Coastal News

Government of Canada Announces Funding for Seal and Sea Lion Science Projects Across Canada

Coastal and Indigenous communities rely on healthy ecosystems and sustainably managed fisheries for their livelihood.

Collaborating with external partners from Indigenous groups and industry on science projects is key to broadening our understanding of the potential impacts seals and sea lions have on Canada’s fisheries and ensuring management decisions are informed by the best available advice.

The Minister of Fisheries, Oceans and the Canadian Coast Guard, the Honorable Diane Lebouthillier, announced over $643,900 in funding to Indigenous groups, industry, and academia for three seal science projects in eastern Canada and one sea lion project in western Canada. The projects will examine seal and sea lion diets, abundance, and distribution to help us better understand the role these species play in our aquatic ecosystems.

These four projects are the result of the open call for proposals the Department launched during the Seal Summit last fall.

The Honorable Diane Lebouthillier, Minister of Fisheries, Oceans and the Canadian Coast Guard said:

“Having experienced this reality up close in my region of Gaspé and Magdalen Islands, I know for a fact that seals eat the bread and butter of our fish harvesters. That’s why our government is dedicated to collaborating with Indigenous partners, industry, and academia to gain a better understanding of how seals contribute to our ecosystems, while also supporting the growth of Canadian seal products market and scientific research.”

Dr. Tyler Eddy, Research Scientist, Fisheries and Marine Institute, Memorial University said:

“Harp seals have increased in abundance in Newfoundland and Labrador during the past decades. Our team is honored to receive this funding to investigate the ecosystem role that harp seals play in Newfoundland and Labrador food webs, their diet and consumption rates, and how their consumption of prey compares to fisheries removals for the same species. Our research will also evaluate scenarios of increasing or decreasing harp seal abundance with implications for their ecosystem role and impact on fisheries."

Alice Aiken, Vice President Research and Innovation, Dalhousie University said:

“Dalhousie’s ongoing collaboration with Fisheries and Oceans Canada plays a key role in empowering our researchers to pursue world-class ocean science that impacts the way we understand the ocean and develop policies to protect it. This project promises to provide important new insights into the ecosystems that support the success of aquatic life in the Northwest Atlantic.” Dr. Erin Carruthers, FFAW-Unifor Fisheries Scientist said:

"Fish harvesters’ on-the-water observations can and will contribute to an improved understanding of seal species’ distribution, behavior, and impacts to Newfoundland and Labrador marine environments. FFAW-Unifor is eager to launch our project next week that will not only document harvesters’ current on-the-water observations but will also, importantly, document harvesters’ knowledge of changing seal distributions and abundance over their fishing careers."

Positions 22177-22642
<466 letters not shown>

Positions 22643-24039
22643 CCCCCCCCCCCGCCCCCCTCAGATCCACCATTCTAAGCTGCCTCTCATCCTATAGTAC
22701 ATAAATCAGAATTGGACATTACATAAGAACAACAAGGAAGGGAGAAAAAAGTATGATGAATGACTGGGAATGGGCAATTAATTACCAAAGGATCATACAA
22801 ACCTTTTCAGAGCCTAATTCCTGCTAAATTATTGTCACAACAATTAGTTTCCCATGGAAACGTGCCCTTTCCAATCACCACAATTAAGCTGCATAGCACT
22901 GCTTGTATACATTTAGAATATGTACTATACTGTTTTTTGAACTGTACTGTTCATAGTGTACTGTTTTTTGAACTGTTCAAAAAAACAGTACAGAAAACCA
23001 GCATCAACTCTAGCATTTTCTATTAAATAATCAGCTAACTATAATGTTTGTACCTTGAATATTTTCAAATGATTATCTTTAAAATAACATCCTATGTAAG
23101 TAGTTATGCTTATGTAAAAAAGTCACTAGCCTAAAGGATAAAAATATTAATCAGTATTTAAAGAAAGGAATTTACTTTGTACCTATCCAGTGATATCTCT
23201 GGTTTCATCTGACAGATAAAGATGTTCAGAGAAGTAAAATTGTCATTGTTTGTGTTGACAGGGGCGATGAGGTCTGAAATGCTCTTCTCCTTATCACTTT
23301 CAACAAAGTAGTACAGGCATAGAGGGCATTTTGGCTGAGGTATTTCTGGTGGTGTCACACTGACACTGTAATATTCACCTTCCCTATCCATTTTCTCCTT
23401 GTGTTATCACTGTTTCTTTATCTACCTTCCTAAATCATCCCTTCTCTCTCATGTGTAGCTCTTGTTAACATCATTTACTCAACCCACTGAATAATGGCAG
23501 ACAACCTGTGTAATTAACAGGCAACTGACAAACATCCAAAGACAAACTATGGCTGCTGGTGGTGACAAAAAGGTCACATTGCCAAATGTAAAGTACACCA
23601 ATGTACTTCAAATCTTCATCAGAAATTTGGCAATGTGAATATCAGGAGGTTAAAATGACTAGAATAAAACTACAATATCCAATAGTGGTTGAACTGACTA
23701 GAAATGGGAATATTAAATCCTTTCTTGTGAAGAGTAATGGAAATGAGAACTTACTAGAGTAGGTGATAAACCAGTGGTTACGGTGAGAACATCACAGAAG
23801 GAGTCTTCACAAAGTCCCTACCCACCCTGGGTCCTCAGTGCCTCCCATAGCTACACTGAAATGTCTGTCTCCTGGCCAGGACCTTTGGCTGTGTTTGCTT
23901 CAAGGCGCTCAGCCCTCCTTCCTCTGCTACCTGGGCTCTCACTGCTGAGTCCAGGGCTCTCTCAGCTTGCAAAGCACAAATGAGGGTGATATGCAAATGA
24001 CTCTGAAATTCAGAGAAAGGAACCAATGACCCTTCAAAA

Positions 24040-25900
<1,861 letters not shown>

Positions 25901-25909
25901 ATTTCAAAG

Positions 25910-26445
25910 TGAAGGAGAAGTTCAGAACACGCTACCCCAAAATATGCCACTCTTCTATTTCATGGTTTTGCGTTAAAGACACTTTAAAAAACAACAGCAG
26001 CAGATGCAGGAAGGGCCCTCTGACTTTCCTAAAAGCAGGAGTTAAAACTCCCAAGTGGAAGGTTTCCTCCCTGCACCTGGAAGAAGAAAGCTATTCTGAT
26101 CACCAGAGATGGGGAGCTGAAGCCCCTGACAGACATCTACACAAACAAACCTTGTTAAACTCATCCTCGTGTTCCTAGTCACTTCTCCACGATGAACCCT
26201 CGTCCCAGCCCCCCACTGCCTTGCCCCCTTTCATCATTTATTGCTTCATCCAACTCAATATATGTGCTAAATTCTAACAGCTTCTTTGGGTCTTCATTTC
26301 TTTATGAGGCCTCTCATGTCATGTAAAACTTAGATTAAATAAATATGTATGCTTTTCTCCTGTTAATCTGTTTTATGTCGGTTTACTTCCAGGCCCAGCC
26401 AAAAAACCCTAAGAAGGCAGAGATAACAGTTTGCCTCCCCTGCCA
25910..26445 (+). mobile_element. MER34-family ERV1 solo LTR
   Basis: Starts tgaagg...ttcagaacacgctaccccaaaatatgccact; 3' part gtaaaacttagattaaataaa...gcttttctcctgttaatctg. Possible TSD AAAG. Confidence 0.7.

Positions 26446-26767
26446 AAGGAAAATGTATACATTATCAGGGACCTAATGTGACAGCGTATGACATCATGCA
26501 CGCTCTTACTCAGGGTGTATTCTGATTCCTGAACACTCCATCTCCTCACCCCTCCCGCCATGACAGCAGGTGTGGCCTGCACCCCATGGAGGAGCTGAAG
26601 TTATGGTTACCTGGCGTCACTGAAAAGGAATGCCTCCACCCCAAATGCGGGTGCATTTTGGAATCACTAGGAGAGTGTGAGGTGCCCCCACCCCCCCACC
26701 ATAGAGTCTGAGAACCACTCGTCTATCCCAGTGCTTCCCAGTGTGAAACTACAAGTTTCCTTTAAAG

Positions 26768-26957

Kelly Brown, Director, Heiltsuk Integrated Resource Management Department said:

"We are excited for this opportunity to use western science and Indigenous knowledge to better understand the sea lion populations in our territory, including their diet and contaminant load. This is important work that will inform our management efforts to ensure a healthy, balanced ecosystem."

Quick facts

  • In November 2022, Fisheries and Oceans Canada hosted the Seal Summit in Newfoundland and Labrador. The event brought together Indigenous partners, the commercial fishing industry, provincial and territorial representatives, and other stakeholders and experts to discuss opportunities to expand Canadian seal products into export markets, the importance of the seal harvest to Indigenous communities, and addressing gaps in data regarding seal populations.
  • The Department continues to explore opportunities to work with stakeholders to further develop the market for Canadian seal products and advance its existing research on seals.
  • These projects will incorporate seal observations from harvesters and First Nation traditional knowledge holders to examine current and historical distributions of seal populations.
  • The projects will develop tools that we can use to better understand seal and sea lion diets and predict their impact on fish communities.

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